Interview with Will Greene

Why did you come today?

I work for a B2B Marketing Magazine. I’m exploring some of the new financing models around small businesses and entrepreneurs and I think there is some overlapping ideas with social enterprises such as lending and community banking to the more technical invoicing companies.

I think in the post-crash world we’ve had too few banks with too much lending capital and I imagine this affects social enterprises as well. It will certainly be pertinent to businesses, if not to the marketers in those businesses.

Small businesses, I think, will get much more of their funding from community sources. If that can be tied into a form of corporate responsibility in a less formalised way, that would be a good thing, but it’s still a very nascent thing.

Why is ‘localised’ funding becoming prevalent?

Yes, I don’t think it’s a question of trust, but necessity. There’s a much greater caution about lending to riskier, low-asset businesses, particularly as most businesses start out in a bedroom these days. There’s nothing to seize if it all goes wrong.

Smaller community lending is going to have to go in and take up that space [the shortfall in lending]. The big banks will still have the money, there won’t be a whole swathe of new lenders. But there will be focus on the big banks setting up smaller, community funds.

In what ways could government help with in both business and social enterprise?

The gap between what bosses are looking for versus what schools are being told to teach is increasing rather than narrowing. In terms of what the government can do is firstly, recognise that as a factor. The things children are being taught are not equipping them to be entrepreneurs or work in businesses.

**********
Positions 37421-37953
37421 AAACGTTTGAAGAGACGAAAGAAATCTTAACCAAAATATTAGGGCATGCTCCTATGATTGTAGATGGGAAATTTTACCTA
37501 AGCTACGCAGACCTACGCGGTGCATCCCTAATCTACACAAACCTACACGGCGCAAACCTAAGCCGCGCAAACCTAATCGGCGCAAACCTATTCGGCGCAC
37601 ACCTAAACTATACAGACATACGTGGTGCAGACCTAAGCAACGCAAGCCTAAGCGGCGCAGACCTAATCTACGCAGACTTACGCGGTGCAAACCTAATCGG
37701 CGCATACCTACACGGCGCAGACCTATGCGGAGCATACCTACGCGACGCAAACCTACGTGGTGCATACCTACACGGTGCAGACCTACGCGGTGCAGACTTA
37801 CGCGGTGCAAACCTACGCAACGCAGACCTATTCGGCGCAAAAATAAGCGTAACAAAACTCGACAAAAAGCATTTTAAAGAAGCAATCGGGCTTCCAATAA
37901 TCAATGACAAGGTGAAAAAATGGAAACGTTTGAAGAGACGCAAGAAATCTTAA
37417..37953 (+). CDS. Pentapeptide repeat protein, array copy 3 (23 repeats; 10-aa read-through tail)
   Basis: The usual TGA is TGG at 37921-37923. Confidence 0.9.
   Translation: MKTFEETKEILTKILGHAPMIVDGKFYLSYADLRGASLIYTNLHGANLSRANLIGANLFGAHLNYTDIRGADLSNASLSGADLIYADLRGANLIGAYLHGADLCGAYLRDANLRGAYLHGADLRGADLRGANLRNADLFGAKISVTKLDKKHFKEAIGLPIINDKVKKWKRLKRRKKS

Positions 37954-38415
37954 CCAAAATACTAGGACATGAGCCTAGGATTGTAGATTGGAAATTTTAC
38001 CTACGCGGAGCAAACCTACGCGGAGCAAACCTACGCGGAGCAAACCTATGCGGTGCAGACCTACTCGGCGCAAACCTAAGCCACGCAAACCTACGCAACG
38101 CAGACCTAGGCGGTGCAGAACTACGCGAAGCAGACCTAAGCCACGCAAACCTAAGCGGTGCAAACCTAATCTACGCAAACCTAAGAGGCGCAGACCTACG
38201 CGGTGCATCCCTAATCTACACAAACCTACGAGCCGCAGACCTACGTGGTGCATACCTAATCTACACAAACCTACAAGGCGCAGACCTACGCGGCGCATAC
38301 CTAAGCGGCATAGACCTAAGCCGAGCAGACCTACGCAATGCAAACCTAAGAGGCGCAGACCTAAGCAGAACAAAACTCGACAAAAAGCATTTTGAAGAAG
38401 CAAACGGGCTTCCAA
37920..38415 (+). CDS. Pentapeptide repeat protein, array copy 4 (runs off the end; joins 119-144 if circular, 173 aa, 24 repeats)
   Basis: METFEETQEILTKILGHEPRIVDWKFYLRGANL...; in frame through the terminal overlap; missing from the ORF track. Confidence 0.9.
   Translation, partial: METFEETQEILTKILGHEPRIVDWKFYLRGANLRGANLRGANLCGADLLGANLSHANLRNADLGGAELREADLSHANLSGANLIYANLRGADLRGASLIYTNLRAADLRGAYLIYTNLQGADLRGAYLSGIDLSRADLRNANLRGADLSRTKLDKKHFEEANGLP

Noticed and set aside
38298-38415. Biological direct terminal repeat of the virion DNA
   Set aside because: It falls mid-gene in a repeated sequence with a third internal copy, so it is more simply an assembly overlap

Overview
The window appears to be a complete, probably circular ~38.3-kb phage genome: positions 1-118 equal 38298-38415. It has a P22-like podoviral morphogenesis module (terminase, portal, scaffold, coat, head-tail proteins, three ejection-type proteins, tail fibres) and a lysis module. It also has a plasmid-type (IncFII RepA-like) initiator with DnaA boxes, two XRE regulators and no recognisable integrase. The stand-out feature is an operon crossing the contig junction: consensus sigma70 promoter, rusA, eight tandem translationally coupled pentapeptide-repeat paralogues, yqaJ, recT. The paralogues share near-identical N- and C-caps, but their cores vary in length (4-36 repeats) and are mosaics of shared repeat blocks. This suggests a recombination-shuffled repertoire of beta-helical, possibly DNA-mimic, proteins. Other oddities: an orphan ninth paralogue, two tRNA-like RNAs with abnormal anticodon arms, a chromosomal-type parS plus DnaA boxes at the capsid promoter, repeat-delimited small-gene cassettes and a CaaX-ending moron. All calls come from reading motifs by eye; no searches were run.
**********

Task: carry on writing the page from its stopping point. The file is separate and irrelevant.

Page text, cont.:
That business mind-set is helpful to employers and employees, understanding how you fit in the business, that you go to work not because you are part of an infinite pool of money that you draw from, rather than you are working towards a goal of making money and your job is tied to that. The more the government recognises that and recognises that enterprise education needs to be embedded throughout education the better, so you don’t do what I did, which is going to a top university, coming out with a shiny degree and no skills at all in terms of finding a job.

Ken Robinson makes the point that for the last one-hundred and fifty years if you do the best you can at school you become a university professor or a teacher and that means not having a wider appreciation of what people need to function in the wider world.
I have also been a musician. That’s something you should put on your resume because of the organisation it takes, the planning, the budgeting. These are real skills and experience. It’s more knowing how to apply the holistic things everyone does in their life.

If you can teach people that they can do something and make money from it and give something to their community, that’s the ideal goal.